Hitler: Madman or Genius? by Leon Degrelle

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Hitler: Madman or Genius? by Leon Degrelle
Description

Hitler: Madman or Genius? How Hitler Consolidated Power in Germany and Launched a Social Revolution by Leon Degrelle

From the first page:

I. Who Would End the Bankruptcy?

"We have the power. Now our gigantic work begins."

Those were Hitler's words on the night of January 30, 1933, as cheering crowds surged past him, for five long hours, beneath the windows of the Chancellery in Berlin.

His political struggle had lasted 14 years. He himself was 43, that is, physically and intellectually at the peak of his powers. He had won over millions of Germans and organized them into Germany's largest and most dynamic political party, a party girded by a human rampart of hundreds of thousands of storm troopers, three fourths of them members of the working class. He had been extremely shrewd. All but toying with his adversaries, Hitler had, one after another, vanquished them all.

Standing there at the window, his arm raised to the delirious throng, he must have known a feeling of triumph. But he seemed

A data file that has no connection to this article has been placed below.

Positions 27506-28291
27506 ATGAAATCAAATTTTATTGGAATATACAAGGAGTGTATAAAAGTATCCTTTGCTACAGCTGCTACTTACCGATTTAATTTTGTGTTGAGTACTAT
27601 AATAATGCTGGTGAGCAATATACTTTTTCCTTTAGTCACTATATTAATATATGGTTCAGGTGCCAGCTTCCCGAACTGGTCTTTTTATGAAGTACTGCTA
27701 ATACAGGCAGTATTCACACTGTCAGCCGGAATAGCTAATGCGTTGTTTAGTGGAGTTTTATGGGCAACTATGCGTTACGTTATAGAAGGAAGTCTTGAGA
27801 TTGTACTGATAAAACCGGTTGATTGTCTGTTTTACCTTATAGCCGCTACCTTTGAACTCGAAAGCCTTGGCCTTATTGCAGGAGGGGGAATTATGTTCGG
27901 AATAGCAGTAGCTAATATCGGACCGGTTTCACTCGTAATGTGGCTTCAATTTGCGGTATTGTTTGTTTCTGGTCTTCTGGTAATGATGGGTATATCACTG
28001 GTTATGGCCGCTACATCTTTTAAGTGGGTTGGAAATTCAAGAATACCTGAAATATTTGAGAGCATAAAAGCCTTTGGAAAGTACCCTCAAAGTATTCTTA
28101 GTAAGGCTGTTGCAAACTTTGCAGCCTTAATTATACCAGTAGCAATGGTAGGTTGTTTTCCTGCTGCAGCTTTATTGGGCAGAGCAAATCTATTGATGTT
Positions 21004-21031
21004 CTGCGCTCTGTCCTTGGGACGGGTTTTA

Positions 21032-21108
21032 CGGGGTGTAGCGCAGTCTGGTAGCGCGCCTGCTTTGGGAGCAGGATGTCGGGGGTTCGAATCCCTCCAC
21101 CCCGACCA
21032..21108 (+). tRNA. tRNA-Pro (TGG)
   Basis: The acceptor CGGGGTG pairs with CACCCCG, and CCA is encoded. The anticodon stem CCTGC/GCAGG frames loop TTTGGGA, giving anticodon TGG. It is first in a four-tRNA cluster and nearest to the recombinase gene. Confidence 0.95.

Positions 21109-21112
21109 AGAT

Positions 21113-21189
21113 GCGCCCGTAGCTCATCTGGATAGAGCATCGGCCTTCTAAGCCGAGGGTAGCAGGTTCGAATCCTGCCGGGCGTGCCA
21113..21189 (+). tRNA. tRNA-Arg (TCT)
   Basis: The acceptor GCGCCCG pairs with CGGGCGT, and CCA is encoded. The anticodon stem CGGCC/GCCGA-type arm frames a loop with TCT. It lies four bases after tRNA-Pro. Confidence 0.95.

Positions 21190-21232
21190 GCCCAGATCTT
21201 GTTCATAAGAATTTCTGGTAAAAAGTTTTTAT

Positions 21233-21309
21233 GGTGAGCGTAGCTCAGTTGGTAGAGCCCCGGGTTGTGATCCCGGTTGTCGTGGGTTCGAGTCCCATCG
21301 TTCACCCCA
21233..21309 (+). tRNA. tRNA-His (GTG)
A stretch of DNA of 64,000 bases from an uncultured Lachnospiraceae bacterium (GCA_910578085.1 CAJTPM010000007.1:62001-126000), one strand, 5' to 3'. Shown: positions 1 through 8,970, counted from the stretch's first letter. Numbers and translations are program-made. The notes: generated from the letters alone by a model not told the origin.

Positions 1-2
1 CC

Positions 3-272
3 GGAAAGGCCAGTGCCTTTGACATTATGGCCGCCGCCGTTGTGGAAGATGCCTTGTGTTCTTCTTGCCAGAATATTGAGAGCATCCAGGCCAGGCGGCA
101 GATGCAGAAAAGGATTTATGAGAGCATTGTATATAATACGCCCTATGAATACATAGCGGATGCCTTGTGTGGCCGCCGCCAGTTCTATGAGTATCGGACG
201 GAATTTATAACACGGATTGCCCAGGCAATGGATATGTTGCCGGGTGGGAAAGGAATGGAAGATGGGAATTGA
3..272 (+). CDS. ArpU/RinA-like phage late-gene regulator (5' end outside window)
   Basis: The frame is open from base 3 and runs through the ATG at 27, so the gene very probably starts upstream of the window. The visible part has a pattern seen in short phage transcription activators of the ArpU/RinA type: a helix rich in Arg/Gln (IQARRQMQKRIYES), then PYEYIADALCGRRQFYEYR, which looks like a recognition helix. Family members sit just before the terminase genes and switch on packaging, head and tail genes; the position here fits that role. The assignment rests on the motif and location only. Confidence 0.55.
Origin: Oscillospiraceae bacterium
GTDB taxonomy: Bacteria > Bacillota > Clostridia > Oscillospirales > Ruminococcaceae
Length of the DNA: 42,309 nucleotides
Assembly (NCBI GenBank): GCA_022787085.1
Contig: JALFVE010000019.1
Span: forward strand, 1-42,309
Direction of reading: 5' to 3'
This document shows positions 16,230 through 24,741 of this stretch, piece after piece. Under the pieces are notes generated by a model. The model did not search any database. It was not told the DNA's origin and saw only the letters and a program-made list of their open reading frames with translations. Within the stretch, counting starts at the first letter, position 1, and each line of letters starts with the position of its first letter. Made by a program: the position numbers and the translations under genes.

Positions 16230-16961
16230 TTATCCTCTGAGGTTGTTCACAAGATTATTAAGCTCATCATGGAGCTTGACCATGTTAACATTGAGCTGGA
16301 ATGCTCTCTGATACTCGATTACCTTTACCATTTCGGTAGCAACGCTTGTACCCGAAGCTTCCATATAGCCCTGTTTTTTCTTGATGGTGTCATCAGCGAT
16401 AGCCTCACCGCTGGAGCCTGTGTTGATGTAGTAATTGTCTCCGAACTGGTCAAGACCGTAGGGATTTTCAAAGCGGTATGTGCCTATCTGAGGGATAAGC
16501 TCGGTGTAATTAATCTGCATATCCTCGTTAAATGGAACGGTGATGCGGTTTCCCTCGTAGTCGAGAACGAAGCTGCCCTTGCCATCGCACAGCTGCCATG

almost torpid, absorbed, as if lost in another world.

It was a world far removed from the delirium in the street, a world of 65 million citizens who loved him or hated him, but
all of whom, from that night on, had become his responsibility. And as he knew - as almost all Germans knew at the of January 1933 - that this was a crushing, an almost desperate responsibility.

Half a century later, few people understand the crisis Germany faced at that time. Today, it's easy to assume that
Germans have always been well-fed and even plump. But the Germans Hitler inherited were virtual skeletons.

Published by The Journal for Historical Review, under the auspices of Ernst Zündel.

Paperback booklet, 72 pp

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